When it comes to keeping your body healthy, the first things you may think about are your diet and exercise habits. While those are two vital parts that contribute to your wellbeing, many other factors are often overlooked, including your posture.
Good posture is tough to define, but it often includes the correct alignment of bones and joints while sitting, standing and lying down. This ensures your muscles are being used properly.
Bad posture can affect your overall health and lead to chronic pain. Poor movement patterns generate both physical and mental stress, like indigestion, neck and back discomfort, headaches, an increased risk of heart disease, and fatigue. It’s important to pay attention to how you move and position your body.
The benefits of practicing good posture are undeniable. It engages your core, increases energy, relieves pain and improves your appearance. Because of this, there are many items out on the market claiming they can help you improve your posture.
We decided to put one new gadget to the test. The Upright Go is a Bluetooth device you attach to your back. It’s designed to improve and track posture by vibrating to alert you when you slouch. Shannon Robinson, physical therapist with Anne Arundel Medical Group (AAMG) Physical Therapy, tried it out for a day to see what she thought.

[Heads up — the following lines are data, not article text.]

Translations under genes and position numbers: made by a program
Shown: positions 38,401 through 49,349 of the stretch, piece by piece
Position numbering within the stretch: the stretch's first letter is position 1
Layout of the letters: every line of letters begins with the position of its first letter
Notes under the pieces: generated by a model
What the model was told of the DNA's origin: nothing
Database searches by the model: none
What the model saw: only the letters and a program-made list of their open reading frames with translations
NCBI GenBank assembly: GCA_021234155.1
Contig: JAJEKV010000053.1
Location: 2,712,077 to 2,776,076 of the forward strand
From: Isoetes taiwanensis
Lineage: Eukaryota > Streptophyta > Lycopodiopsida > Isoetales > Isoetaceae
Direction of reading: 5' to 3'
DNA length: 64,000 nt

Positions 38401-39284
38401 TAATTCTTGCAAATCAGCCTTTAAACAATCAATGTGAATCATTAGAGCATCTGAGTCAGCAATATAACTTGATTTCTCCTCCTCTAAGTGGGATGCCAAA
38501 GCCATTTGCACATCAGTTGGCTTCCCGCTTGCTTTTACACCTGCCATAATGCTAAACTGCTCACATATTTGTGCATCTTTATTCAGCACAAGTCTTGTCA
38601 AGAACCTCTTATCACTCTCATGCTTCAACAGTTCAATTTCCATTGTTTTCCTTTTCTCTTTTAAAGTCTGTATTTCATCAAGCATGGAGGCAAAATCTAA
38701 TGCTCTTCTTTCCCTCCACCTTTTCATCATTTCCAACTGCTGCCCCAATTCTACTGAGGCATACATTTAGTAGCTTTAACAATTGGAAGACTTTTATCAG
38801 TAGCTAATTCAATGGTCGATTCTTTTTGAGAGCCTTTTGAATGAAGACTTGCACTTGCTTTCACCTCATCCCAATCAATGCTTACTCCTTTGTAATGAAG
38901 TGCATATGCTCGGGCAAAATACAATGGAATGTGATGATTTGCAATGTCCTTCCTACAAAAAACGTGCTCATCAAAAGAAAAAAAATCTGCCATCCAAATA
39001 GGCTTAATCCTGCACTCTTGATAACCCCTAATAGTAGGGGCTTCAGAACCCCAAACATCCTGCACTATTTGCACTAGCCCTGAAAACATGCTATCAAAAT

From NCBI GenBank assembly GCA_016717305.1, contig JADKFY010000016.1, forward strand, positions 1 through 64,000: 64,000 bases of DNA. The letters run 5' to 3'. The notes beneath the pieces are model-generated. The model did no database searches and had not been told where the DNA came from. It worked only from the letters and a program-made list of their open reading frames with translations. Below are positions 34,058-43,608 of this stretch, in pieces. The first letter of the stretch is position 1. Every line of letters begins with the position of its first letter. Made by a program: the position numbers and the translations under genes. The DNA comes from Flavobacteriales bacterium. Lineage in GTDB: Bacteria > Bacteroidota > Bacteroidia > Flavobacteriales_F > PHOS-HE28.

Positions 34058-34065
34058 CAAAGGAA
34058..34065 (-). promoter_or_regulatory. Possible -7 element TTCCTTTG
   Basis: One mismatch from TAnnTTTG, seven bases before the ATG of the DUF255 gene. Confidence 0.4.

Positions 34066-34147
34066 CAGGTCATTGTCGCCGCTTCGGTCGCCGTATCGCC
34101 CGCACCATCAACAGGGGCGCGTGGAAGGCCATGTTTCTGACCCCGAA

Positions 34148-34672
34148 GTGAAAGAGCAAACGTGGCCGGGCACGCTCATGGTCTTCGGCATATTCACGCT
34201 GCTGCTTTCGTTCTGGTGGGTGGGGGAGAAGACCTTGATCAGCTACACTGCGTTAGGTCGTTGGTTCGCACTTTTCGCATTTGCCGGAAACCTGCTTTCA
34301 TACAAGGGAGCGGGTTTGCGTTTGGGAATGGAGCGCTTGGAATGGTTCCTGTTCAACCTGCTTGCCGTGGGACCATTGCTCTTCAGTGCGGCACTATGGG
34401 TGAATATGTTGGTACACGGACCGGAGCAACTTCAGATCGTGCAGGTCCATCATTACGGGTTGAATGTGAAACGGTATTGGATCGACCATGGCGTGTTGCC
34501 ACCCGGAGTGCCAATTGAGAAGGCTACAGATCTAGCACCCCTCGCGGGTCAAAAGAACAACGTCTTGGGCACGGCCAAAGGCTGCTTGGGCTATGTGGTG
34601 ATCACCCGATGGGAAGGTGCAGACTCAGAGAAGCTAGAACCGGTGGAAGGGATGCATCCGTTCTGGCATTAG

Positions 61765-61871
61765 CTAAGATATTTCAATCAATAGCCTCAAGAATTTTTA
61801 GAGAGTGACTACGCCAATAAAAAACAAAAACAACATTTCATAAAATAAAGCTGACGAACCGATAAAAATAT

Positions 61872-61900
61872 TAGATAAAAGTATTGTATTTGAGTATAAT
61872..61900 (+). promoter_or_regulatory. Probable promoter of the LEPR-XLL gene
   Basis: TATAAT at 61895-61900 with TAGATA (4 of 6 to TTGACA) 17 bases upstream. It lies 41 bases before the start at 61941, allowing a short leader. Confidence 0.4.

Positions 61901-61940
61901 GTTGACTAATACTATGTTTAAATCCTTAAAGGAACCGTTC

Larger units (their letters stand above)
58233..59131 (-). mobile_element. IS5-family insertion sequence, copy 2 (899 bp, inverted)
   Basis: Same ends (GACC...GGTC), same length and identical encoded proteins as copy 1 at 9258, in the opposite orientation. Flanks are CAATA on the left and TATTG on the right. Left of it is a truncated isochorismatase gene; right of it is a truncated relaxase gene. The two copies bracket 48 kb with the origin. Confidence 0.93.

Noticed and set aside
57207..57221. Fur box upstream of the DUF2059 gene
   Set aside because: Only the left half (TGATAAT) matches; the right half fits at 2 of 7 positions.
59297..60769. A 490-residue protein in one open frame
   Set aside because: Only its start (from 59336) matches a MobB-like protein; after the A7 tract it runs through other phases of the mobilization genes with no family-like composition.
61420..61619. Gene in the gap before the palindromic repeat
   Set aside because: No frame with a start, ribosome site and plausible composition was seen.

To first get started with Upright Go, you download the free app and sync the device to your phone. You then attach a small, white device to your upper back via an adhesive sticker. When in ‘Training Mode,’ the device will vibrate on your back to alert you when you slouch. Their website recommends training daily in order to form a better posture habit.
After each daily training session, you can switch to ‘Tracking Mode’ to continue monitoring your posture throughout the day.
“I could feel myself having to use all back muscles to sit up tall with my shoulder blades pinched and eventually my muscles would feel fatigued, telling me that they were really working,” Shannon says. “Using the app, you can see all your posture statistics, goals, and how you have improved over time.”
Shannon felt the device worked well with activities that require an erect trunk posture such as sitting, standing and walking. However, “it was very sensitive and required me to actively pinch my shoulder blades and retract my neck to an uncomfortably extreme position,” she describes. “I found the device to be inappropriate to wear with activities that require a lot of movement such as bending forward to treat patients.”
The device may work for those who have desk jobs, Shannon says, and it does tend to be useful to track your progress. The vibration is also adjustable. “But, overall, I wouldn’t recommend it.”
The best way to improve posture, instead, is good, old-fashioned physical therapy focused on postural strengthening. Exercise and stretching can improve your posture because it helps increase your circulation and range of motion. “They are the most effective and realistic ways to improve back support. Lumbar cushions are a good tactile cue, but exercise is best.”